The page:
International Towers Sydney Tower 1 Download PDF

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Height: Occupied
209 m / 686 ft
Height: To Tip
217 m / 712 ft
Height: Architectural
217 m / 712 ft
International Towers Sydney Tower 1 Outline
Floors Above Ground
Floors Below Ground
Top Elevator Speed
8 m/s
Tower GFA
118,000 m² / 1,270,141 ft²
Development GFA
306,466 m² / 3,298,773 ft²
# of Parking Spaces


Official Name International Towers Sydney Tower 1
Name of Complex Barangaroo South
Structure Type Building
Status Completed
Country Australia
City Sydney
Street Address & Map 200 Barangaroo Avenue
Postal Code NSW2000
Building Function office
Structural Material concrete
Energy Label Green Star
Proposed 2010
Construction Start 2014
Completion 2016
Official Website International Towers Sydney
Rankings Click arrows to view the next taller/shorter buildings
Regional Ranking #28 Tallest in Oceania
National Ranking #28 Tallest in Australia
City Ranking #9 Tallest in Sydney

Companies Involved

Owner Lend Lease
Developer Lendlease Corporation
Design Rogers Stirk Harbour + Partners
Architect of Record Lendlease Design
Structural Engineer
Design Arup
Engineer of Record Lendlease Design
MEP Engineer
Design Norman Disney & Young
Main Contractor Lendlease Corporation
Other Consultant
• Landscape Aspect Studios
• Property Management JLL
• Urban Planner JBA Urban Planning Consultants Pty Ltd
Material Supplier
• Concrete Boral Group; Bianco Precast
• Fire Suppression Triple 'M' Group of Companies; Premier JV
• Flooring ASP Flooring Systems
• Steel One Steel; Courtly Reo; SouthSide; Structural Systems

About International Towers Sydney Tower 1

Constructed on a former container port, International Towers Sydney Tower 1 was part of the three building International Towers complex and part of the larger redevelopment of Barangaroo South into a new waterfront extension of Sydney’s Central Business District. International Towers was conceived as three sibling buildings with varying heights and specific design features to provide each building with its own identity. One of the identity markers is the in the arrangement and color of the vertical solar shades applied to the exterior facades, improving the thermal performance of the buildings as they were comprehensively designed with the context of their surroundings. The elevator cores were positioned to the northern edge of each building footprint, providing for expansive office floor plates while also further reducing energy consumption through a reduction of glazing on each building’s northern exposure.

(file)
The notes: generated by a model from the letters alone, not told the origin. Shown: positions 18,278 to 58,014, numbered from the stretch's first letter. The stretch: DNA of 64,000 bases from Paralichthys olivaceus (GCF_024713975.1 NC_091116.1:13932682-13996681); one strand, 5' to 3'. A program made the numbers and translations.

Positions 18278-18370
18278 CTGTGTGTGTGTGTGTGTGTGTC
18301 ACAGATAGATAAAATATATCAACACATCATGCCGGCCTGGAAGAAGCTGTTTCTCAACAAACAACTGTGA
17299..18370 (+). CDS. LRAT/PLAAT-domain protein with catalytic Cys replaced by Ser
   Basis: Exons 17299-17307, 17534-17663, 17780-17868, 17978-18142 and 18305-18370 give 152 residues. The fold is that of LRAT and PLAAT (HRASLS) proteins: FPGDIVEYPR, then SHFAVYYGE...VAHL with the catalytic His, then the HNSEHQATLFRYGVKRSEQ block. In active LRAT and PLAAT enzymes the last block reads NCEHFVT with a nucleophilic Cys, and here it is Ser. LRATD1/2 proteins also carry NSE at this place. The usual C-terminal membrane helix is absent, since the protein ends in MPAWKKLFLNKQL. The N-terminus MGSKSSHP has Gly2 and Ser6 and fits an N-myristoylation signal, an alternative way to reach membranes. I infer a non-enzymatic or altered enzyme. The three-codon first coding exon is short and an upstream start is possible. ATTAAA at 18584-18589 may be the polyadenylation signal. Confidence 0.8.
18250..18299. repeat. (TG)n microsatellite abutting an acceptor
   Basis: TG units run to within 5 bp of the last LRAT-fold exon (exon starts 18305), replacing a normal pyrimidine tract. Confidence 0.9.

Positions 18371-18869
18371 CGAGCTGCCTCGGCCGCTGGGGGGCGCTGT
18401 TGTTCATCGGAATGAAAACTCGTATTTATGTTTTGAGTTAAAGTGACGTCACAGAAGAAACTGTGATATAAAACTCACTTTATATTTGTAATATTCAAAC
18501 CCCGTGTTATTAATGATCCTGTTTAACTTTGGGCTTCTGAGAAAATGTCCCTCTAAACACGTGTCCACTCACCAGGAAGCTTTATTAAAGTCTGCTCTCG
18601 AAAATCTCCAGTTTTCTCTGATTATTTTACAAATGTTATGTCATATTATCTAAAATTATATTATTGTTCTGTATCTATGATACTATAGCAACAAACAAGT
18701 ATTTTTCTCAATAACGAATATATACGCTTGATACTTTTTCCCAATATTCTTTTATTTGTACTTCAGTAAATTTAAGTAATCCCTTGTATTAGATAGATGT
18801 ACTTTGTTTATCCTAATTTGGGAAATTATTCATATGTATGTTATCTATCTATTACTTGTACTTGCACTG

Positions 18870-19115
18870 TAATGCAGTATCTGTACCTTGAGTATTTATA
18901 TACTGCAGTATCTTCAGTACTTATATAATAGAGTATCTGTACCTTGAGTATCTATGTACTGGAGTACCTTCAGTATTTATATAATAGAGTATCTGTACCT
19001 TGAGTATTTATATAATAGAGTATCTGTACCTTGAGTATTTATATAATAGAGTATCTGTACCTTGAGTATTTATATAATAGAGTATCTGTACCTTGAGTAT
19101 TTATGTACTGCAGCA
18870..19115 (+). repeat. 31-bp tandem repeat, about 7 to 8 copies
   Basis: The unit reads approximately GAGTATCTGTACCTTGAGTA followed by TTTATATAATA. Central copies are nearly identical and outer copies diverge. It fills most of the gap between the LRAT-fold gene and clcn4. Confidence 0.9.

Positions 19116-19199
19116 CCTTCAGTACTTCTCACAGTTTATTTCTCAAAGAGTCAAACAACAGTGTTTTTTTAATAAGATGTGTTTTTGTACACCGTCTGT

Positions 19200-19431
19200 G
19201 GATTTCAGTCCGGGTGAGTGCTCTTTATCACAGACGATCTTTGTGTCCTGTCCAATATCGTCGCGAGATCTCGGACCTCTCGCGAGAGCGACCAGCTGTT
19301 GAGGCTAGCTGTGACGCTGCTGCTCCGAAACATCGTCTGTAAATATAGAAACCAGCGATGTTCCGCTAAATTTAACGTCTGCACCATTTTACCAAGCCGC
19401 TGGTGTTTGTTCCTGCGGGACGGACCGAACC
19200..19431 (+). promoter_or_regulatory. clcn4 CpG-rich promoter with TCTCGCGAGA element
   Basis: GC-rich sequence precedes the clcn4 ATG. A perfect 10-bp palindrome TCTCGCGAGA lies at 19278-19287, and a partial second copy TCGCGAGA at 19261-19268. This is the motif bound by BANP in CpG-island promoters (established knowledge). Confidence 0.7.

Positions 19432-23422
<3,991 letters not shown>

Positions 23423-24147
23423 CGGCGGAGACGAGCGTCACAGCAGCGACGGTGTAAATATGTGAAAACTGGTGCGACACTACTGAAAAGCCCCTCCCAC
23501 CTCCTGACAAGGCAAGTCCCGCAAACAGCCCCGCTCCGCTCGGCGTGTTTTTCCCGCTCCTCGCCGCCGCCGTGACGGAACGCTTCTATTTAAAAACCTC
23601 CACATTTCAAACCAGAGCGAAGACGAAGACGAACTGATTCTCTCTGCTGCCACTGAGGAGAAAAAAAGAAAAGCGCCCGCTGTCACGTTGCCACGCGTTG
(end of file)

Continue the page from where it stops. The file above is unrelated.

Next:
Designing workspaces around social interaction was a key part of the design process, providing communal meeting areas beside the elevator cores interlinking workers throughout each building, while the entirety of the roofs, both at the podium and uppermost levels, are also available as open air terraces, courtesy of utilizing a centralized mechanical plant to efficiently provide services to all three buildings. At street level, all three buildings share a common basement and single entry point for vehicles in order to enhance the pedestrian friendliness of where the towers meet the ground.

CTBUH Initiatives

Lendlease Confirmed as Diamond Sponsor
11 Jul 2017 – Conference Activity

CTBUH Releases Year in Review: Tall Trends of 2016
10 Jan 2017 – CTBUH News Report


Interview: Ivan Harbour
31 Oct 2017 – Ivan Harbour, Rogers Stirk Harbour + Partners

Interview: Karl Fender
31 Oct 2017 – Karl Fender, Fender Katsalidis Architects

Research Papers

Connecting the City: People, Density & Infrastructure
30 Oct 2017 – CTBUH Journal, 2017 Issue IV

Year in Review: Tall Trends of 2016
10 Jan 2017 – CTBUH Journal, 2017 Issue I

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